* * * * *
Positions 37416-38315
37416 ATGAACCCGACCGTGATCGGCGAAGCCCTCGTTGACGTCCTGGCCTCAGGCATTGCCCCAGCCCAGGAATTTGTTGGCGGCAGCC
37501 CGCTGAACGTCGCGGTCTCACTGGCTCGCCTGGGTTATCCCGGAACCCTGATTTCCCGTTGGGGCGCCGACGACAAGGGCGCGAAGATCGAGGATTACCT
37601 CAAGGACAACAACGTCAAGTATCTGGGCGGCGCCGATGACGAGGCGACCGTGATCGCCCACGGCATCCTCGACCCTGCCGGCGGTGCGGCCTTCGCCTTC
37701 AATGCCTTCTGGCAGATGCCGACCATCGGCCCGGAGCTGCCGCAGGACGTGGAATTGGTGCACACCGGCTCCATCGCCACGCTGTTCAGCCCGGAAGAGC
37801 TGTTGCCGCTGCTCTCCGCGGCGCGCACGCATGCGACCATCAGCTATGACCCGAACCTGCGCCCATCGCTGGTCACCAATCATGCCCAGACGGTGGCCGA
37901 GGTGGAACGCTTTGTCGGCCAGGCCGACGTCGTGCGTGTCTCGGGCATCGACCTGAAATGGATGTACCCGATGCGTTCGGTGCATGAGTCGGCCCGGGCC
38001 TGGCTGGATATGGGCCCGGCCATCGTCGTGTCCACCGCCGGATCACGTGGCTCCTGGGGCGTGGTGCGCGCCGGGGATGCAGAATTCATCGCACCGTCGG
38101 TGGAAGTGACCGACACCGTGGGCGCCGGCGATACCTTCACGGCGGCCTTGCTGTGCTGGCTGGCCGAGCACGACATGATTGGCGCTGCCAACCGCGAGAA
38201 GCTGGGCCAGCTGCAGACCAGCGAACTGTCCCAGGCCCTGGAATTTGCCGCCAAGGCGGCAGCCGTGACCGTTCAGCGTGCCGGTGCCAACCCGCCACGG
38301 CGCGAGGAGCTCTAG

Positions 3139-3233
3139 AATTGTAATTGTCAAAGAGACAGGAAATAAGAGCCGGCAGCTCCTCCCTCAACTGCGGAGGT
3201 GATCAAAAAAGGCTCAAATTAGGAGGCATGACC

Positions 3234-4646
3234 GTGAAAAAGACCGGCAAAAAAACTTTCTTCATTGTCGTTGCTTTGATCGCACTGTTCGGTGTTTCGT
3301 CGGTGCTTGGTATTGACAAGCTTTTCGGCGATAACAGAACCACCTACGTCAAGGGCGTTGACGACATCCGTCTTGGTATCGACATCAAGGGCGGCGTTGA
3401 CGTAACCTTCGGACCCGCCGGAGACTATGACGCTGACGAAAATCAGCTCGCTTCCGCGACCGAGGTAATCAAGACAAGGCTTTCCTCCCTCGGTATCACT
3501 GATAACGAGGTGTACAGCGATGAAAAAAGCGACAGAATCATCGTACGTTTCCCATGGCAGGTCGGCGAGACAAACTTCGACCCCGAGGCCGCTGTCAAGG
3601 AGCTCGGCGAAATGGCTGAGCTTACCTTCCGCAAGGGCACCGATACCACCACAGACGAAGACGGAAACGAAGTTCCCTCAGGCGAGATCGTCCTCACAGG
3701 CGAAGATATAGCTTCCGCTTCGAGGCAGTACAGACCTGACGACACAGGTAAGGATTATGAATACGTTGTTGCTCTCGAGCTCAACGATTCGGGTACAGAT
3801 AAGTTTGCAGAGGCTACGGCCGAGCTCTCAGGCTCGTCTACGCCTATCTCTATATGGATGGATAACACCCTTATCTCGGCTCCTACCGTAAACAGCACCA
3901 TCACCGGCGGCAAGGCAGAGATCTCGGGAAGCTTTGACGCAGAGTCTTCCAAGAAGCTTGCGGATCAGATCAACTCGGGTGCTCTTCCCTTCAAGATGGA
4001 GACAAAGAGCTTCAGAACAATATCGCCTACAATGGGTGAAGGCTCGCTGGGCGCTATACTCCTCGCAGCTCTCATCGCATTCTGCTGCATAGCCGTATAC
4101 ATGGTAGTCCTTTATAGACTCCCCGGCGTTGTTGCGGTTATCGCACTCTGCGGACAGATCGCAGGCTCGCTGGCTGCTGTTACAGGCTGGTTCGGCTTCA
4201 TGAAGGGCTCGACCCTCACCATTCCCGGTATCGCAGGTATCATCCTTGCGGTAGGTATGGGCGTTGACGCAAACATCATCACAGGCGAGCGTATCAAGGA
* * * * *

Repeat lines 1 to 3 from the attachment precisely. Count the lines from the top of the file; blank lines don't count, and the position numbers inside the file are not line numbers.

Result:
Positions 37416-38315
37416 ATGAACCCGACCGTGATCGGCGAAGCCCTCGTTGACGTCCTGGCCTCAGGCATTGCCCCAGCCCAGGAATTTGTTGGCGGCAGCC
37501 CGCTGAACGTCGCGGTCTCACTGGCTCGCCTGGGTTATCCCGGAACCCTGATTTCCCGTTGGGGCGCCGACGACAAGGGCGCGAAGATCGAGGATTACCT